Kosher Cuisine with a Millennial Twist

In her new cookbook, Millennial Kosher (ArtScroll), Chanie Apfelbaum embodies her passion for new food for a new generation, featuring traditional Jewish dishes reinvented for the modern palate. Influenced by international cultural cuisine, her cookbook incorporates bold flavors and spices, using fresh seasonal ingredients and fewer processed foods.

Kofta Stuffed Dates
Adapted from Millennial Kosher: Recipes Reinvented for the Modern Palate by Chanie Apfelbaum (ArtScroll)
Yields 24 dates

Stuffing the sweet dates with the spiced kofta filling and wrapping them in smoky kosher beef fry creates the perfect party bite that pairs well with beer.

1 lb ground chuck
2 tablespoons grated shallot
2 cloves garlic, minced
2 tablespoons chopped parsley
1⁄2 teaspoon cumin
1⁄2 teaspoon allspice
1⁄4 teaspoon cinnamon
1 teaspoon kosher salt
1⁄8 teaspoon pepper
2 tablespoons pine nuts
24 Medjool dates
12 slices beef fry, sliced in half lengthwise

1. Preheat oven to 400°F.
2. In a large bowl, combine meat, shallot, garlic, parsley, spices and pine nuts. Form the mixture into torpedo-shaped logs, each about 1 heaping tablespoon.
3. Slice open dates lengthwise, making sure not to cut all the way through. Discard pits.
4. Stuff dates with meat mixture. Wrap each date with a strip of beef fry; place on a rack set over a baking sheet. Bake for 20 minutes. Serve warm.

Honey Roasted Za’atar Chicken With Dried Fruit
Adapted from Millennial Kosher: Recipes Reinvented for the Modern Palate by Chanie Apfelbaum (ArtScroll)
Yields 4–6 servings

10 oz dried apricots (scant 2 cups)
10 oz pitted dried prunes (scant 2 cups)
3 tablespoons za’atar
2 tablespoons olive oil
4 chicken legs, skin-on
1/2 cup dry red wine
Kosher salt, to taste
1/3 cup honey

1. Preheat oven to 350°F. Spread apricots and prunes into a 9 x 13-inch pan.
2. In a bowl, combine za’atar and olive oil to create a paste. Rub the za’atar paste over chicken; place chicken on dried fruit. Pour wine around the chicken; sprinkle with salt.
3. Cover tightly with foil; bake for 1 hour.
4. Uncover the pan. Drizzle the chicken with honey. Bake, uncovered, for an additional 30–45 minutes, basting every 10 minutes with the pan juices.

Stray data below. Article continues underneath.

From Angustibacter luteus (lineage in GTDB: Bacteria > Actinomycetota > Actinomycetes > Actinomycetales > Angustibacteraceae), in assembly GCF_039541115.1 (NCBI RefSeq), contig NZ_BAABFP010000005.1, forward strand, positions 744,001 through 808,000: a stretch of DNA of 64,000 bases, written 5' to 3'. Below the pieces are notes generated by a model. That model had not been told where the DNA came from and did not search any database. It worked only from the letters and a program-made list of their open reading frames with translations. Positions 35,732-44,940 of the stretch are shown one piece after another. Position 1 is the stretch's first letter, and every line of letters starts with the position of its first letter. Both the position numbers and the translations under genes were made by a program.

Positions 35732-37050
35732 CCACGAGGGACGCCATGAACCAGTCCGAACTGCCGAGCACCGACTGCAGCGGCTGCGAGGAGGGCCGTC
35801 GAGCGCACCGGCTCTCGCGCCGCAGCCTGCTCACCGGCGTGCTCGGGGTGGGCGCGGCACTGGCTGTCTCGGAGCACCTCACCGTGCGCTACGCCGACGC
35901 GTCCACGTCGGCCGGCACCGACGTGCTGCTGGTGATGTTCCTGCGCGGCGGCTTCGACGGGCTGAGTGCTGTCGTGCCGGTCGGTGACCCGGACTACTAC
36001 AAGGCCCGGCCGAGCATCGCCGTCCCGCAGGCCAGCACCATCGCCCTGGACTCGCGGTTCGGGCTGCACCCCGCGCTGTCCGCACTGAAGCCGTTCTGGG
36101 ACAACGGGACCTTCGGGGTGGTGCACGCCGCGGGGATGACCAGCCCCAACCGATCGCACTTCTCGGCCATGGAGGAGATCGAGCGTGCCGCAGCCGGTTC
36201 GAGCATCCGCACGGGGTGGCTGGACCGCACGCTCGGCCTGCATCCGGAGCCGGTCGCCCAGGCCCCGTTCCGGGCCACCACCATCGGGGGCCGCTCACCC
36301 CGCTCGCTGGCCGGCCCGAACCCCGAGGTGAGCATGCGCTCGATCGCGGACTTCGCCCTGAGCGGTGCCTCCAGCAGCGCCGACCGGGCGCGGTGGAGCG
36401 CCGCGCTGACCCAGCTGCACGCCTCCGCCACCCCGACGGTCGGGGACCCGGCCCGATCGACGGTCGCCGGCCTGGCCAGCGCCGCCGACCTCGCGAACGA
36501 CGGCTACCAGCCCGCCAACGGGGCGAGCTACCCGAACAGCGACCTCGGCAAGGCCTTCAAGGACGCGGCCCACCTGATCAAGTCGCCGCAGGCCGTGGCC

Mushroom Barley Risotto
Adapted from Millennial Kosher: Recipes Reinvented for the Modern Palate by Chanie Apfelbaum (ArtScroll)
Yields 6 servings 

Courtesy of Millennial Kosher by Chanie Apfelbaum and ArtScroll/Shaar Press

Chanie writes: “I love risotto. What I don’t enjoy is standing over the pot, stirring in ladle after ladle of stock to make the classic dish. Here, I let the barley do the thickening, and with little effort you’re left with the creamiest bowl of comfort food that really hits the spot, even without the meat. My mushroom barley-loving kid approves!”

2 tablespoons olive oil
1 medium onion, diced small
2 cloves garlic, minced
10 oz cremini mushrooms, stems removed
3.5 oz oyster mushrooms, stems removed
3.5 oz shiitake mushrooms, stems removed
1/2 cup dry white wine
1 cup barley, rinsed
1 tablespoon soy sauce
4 sprigs thyme
1 bay leaf
8 cups vegetable stock
Salt, to taste
Pepper, to taste
White truffle oil, for finishing

1. Heat a 5-quart stock pot over medium heat. Add olive oil. Add onion; sauté until translucent. Add garlic; sauté until fragrant.
2. Slice mushrooms; add to pot. Cook until softened and most of the liquid has evaporated. Add wine; cook until most of the liquid is absorbed.
3. Add barley, soy sauce, thyme, bay leaf and stock; bring to a boil. Lower heat to medium; simmer with the cover half off, stirring occasionally, until barley is tender and the risotto is creamy, with a porridge consistency, about 1 hour. Season to taste with salt and pepper.
4. To serve, discard bay leaf and thyme sprigs; divide risotto between serving bowls. Finish with a drizzle of truffle oil.

For dairy meals, add parmesan cheese to taste. For meat meals, use beef stock in place of vegetable stock.

Mom’s Honey Chiffon Cake, Up-“Dated”
Adapted from Second Helpings, Please! by Norene Gilletz and Harriet Nussbaum (Gourmania Inc.)
Yields 15 to 18 servings

4 eggs
1 cup sugar
3/4 cup canola oil
1 1/3 cups silan (date honey) or buckwheat honey
3 cups all-purpose flour
3 teaspoons baking powder
1/2 teaspoon baking soda
2 teaspoons ground cinnamon
1 cup cold brewed tea or coffee (or 3/4 cup tea and 1/4 cup brandy)

1. Preheat oven to 350°F. Place oven rack in lower third of oven. Spray a 10-inch Bundt pan with nonstick cooking spray.
2. Combine eggs and sugar in the large bowl of an electric mixer; beat on high speed until thick and light. Gradually pour in oil and silan and blend well.
3. Combine flour, baking powder, baking soda and cinnamon in a large bowl and mix well. Gradually add to batter, alternating with tea or coffee, starting and ending with dry ingredients.
4. Pour batter into prepared pan and spread evenly.
5. Bake for 15 minutes (it’s best to set a timer). Reduce oven temperature to 300°F and bake 1 hour longer, or until cake tests done. (A wooden skewer inserted into the center should come out dry.)
6. Remove cake from oven and let cool for 15–20 minutes. Loosen cake from pan using a flexible spatula. Carefully invert onto a round serving plate and remove from pan.

Variation: Honey Spice Cake: Add 1/2 tsp ground allspice and 1/2 tsp ground nutmeg to dry ingredients.

Norene Gilletz is the leading author of kosher cookbooks in Canada. The author of twelve cookbooks is a food writer, food manufacturer, consultant, spokesperson, cooking instructor, lecturer, cookbook editor, and now a podcaster (! Norene lives in Toronto, Canada and her motto is “Food that’s good for you should taste good!” For more information, visit her website at

This article was featured in the Fall 2018 issue of Jewish Action.
We'd like to hear what you think about this article. Post a comment or email us at